Building a better finger trap

When designing parachutes, engineers need to include attachments that are both strong and easily packed into small and sometimes awkward spaces, says Julie Martin, AE’07.

PrintMartin was working on a joint project for the U.S. Navy and NASA to design the parachute system for the Orion capsule when she discovered the need for a better fingertrap loop.

“Fingertraps are one way we create attachment points in many types of parachutes,” Martin says. “However, they tend to have inherent weak spots where the outer cord necks down past the inner cord. By creating a fingertrap loop that eliminates the neck-down problem, we were able to gain strength in the attachment that would have failed under normal conditions.”

Martin was awarded U.S. Patent No. US8127652 B1 for her work.

“Sometimes the solution to a big problem is right in front of you,” Martin says. “For me it was just a simple modification to a very old manufacturing technique.”

Around the Puck

Seeking TBI therapies

By Delia Croessmann, croessmannd@mst.edu Complications from TBI can be life altering. They include post-traumatic seizures and hydrocephalus, as well as serious cognitive and psychological impairments, and the search for treatments to mitigate these neurodegenerative processes is on.

[Read More...]

Understanding the invisible injury

Students advance traumatic brain injury research By Sarah Potter, sarah.potter@mst.edu “Research is creating new knowledge.”–Neil Armstrong  Research keeps professors on the vanguard of knowledge in their fields and allows students to gain a deeper understanding of their area of study. For students and recent graduates researching traumatic brain injury (TBI) at Missouri S&T, the work […]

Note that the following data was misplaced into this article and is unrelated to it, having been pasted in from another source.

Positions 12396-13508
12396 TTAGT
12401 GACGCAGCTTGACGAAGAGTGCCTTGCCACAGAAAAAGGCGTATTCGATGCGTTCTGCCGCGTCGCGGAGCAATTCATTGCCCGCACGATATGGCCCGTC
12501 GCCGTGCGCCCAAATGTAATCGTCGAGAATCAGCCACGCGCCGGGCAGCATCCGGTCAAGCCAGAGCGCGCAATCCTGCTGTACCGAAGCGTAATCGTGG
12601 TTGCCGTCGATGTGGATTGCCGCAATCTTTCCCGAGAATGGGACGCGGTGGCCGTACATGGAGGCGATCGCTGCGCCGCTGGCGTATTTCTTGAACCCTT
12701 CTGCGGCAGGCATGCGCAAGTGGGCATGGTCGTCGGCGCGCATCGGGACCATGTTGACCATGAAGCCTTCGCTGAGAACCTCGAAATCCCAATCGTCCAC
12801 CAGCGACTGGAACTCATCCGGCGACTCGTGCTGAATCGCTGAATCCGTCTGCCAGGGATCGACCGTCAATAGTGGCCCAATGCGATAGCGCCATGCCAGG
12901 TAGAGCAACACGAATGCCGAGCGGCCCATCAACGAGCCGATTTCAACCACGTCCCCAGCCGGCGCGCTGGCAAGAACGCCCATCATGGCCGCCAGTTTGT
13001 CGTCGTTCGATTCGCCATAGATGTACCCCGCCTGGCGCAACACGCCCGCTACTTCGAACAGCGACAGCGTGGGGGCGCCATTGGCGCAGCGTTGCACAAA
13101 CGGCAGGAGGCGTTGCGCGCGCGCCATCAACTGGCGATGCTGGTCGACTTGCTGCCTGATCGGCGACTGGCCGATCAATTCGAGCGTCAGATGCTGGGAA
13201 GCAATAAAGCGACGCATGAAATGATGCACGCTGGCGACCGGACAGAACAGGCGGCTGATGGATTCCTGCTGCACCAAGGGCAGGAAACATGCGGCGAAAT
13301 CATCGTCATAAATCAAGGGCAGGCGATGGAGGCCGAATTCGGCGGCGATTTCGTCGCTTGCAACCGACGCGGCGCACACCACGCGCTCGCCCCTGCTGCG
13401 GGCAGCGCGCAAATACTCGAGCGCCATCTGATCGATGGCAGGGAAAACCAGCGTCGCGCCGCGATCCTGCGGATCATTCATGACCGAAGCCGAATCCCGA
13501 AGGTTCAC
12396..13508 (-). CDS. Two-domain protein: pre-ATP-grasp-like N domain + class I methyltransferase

[Read More...]

Analyzing small molecules for big results

By Delia Croessmann, croessmannd@mst.edu At only 28 years old, Casey Burton, Chem’13, PhD Chem’17, director of medical research at Phelps Health in Rolla and an adjunct professor of chemistry at Missouri S&T, is poised to become a prodigious bioanalytical researcher.

[Read More...]

To prevent and protect

By Peter Ehrhard, ehrhardp@mst.edu Traumatic brain injuries (TBIs) are an unfortunate but all too common occurrence during military training and deployment. Because mild TBIs often present no obvious signs of head trauma or facial lacerations, they are the most difficult to diagnose at the time of the injury, and patients often perceive the impact as […]

[Read More...]

Q&A

Toughest class … ever Some of your classes may have been a breeze, but others kept you up at all hours studying, and some of you struggled just to pass. As part of his research for the S&T 150th anniversary history book, Larry Gragg , Curators’ Distinguished Teaching Professor emeritus of history and political science, asked […]

[Read More...]